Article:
Authored by Ben Clothier
A Question of Order
A common request that crops up is the ability to select a certain sorting order at runtime for forms and reports. When we’re talking about filtering, it’s usually easy to pass along a Where condition whenever we open the forms and/or reports. But there’s no OrderCondition. The first impulse would be to reach for that OrderByOn property that’s available on Forms and Reports.
However, in our experience, we’ve found that both FilterOn and OrderByOn properties can be tempermental. For me there are two major issues that also are effectively show-stopping:
1) Changing those properties at runtime is considered a design-time change and users may be prompted to save the changes. If the poor user click Yes and saves the changes, it’ll be there next time it’s opened. This can be a bad thing.
2) It doesn’t always work. Allen Browne has documented some cases such as here and here.
Workarounds do exist but may throw you for a loop, since you may end up using different methods in different projects, creating a nightmare to maintain all around.
Further, we have the additional burden of ensuring that our users won’t be prompted to save the design changes, and thus change form/report and possibly breaking it in the process. Since we’re not certain when users will save changes when prompted, it’s better to avoid the scenario all together.
So, what’s the preferred technique then?
By far, building SQL strings dynamically and assigning them to the form or report’s recordsource is the most reliable and consistent technique. Here are three steps you can use to setup dynamic sorts:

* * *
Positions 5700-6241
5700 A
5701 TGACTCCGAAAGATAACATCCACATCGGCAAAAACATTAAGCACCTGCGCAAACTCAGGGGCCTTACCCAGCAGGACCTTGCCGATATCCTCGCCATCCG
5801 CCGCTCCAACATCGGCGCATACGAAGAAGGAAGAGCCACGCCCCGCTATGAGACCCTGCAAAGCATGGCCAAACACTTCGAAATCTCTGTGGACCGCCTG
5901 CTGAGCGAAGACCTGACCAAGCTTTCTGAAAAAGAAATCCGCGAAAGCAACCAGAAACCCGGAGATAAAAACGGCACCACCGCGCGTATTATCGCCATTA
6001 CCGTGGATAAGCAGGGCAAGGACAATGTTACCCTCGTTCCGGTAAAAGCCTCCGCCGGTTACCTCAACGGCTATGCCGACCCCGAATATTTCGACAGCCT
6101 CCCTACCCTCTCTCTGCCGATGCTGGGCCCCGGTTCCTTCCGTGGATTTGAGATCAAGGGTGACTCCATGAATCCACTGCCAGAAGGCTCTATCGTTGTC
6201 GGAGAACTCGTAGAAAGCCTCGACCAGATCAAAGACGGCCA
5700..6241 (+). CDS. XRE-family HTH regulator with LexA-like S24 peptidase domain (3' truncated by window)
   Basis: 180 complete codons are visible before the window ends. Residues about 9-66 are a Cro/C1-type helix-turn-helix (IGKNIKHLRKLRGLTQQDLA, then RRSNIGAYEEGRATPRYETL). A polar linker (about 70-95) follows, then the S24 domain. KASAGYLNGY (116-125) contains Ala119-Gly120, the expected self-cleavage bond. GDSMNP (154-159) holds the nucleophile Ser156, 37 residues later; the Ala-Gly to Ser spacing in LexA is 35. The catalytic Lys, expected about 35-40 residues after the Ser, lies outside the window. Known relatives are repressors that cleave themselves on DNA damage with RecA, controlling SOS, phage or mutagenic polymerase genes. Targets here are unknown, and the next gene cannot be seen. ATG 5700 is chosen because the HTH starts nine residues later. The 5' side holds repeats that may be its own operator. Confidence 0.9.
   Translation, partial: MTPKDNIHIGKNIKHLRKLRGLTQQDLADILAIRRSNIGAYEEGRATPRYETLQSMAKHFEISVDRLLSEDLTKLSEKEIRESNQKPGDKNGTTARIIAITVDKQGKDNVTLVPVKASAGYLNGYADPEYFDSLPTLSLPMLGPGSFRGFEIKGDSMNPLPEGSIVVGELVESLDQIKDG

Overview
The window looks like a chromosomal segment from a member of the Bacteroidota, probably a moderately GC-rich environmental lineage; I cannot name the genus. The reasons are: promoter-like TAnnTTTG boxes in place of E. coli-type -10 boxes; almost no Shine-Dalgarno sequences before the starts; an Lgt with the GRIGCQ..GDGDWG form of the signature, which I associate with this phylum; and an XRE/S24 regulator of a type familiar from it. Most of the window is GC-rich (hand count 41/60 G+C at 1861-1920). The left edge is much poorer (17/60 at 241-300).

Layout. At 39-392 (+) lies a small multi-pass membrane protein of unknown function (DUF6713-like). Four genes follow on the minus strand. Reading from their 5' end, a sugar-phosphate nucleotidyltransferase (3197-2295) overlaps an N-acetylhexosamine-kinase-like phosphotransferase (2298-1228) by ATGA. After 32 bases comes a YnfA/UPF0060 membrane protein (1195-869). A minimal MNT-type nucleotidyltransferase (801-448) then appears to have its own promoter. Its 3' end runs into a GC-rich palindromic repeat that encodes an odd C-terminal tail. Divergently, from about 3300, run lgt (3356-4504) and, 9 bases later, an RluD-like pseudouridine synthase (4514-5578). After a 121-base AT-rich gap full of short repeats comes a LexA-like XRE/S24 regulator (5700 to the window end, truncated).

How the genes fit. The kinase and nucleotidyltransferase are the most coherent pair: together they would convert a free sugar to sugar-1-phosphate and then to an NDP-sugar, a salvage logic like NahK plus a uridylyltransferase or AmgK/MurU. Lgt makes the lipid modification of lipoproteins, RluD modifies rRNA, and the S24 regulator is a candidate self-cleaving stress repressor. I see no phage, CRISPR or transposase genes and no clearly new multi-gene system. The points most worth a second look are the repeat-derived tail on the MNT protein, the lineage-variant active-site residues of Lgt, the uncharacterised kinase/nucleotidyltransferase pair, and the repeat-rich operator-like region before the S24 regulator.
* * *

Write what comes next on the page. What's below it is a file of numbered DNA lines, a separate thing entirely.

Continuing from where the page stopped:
1) Set up the initial SQL statement to not pull data
When we design a form and/or report, we always use a query rather than a table and
SELECT a, b, c FROM tblMyData WHERE 1 = 0;
The beauty of this approach is that at design time we get all fields we need to set up our forms & reports but without actually pulling any data. This is also true when we consider that when we change SQL statement in form’s/report’s Open event, the form/report already has submitted the request even though the form isn’t displayed on the screen just yet. It’d be waste of resources if we’re going to change the SQL, so hence the impossible criteria. We could just leave the source blank, but that means no field list & invalid ControlSource errors on all bound fields when we design the form & reports.
2) Set up the Open event
Modify the form or report’s open event to dynamically build the record source property:
Private Sub Form_Open(Cancel As Integer)
Const InitSQL As String = _
"SELECT e.EmployeeID, e.FirstName, e.LastName " & _
"FROM tblEmployees AS e "
If Len(Me.OpenArgs & vbNullString) Then
Me.RecordSource = InitSQL & Me.OpenArgs
You can use the OpenArgs clause of the DoCmd.OpenForm or DoCmd.OpenReport to pass along the OrderBy clause or use a TempVar.
There are two major advantages gained over the WhereCondition clause here – we can specify a custom sort order and we can join additional tables by manipulating the record source string accordingly.
3) Set up the Close Event
This is not strictly necessary since changes made to Recordsource property are discarded, but we typically like to clean up after ourselves and reset the Recordsource back to the impossible criteria.
The technique of manipulating the SQL string at runtime has served us well, making our code more consistent and therefore easier to maintain. We hope you find it just as useful as we do.
Your technique for modifying the recordsource dynamically works great for forms. But in the second article from Allen Browne you are citing above, it says that for reports an Order By clause in the recordsource is ignored. This article is recommending to change the report grouping levels programatically, or to adjust the OrderBy property. But you point out that design changes can be risky since they can be saved. What is the safest way you would recommend for sorting reports dynamically?
Robert, excellent question!
I read the article again and the way I remember this was this was to address specifically the problem with using Filter/OrderBy property and the article really wasn’t considering grouping at that time. I know that sometime I’ve opted to explicitly avoid grouping and instead use something like left outer join query where the “1st group” would have rows repeated for each record in “2nd group” and so on. That lets us flatten the report and thus have more control over how it may be sorted and can get it sorted in SQL, too.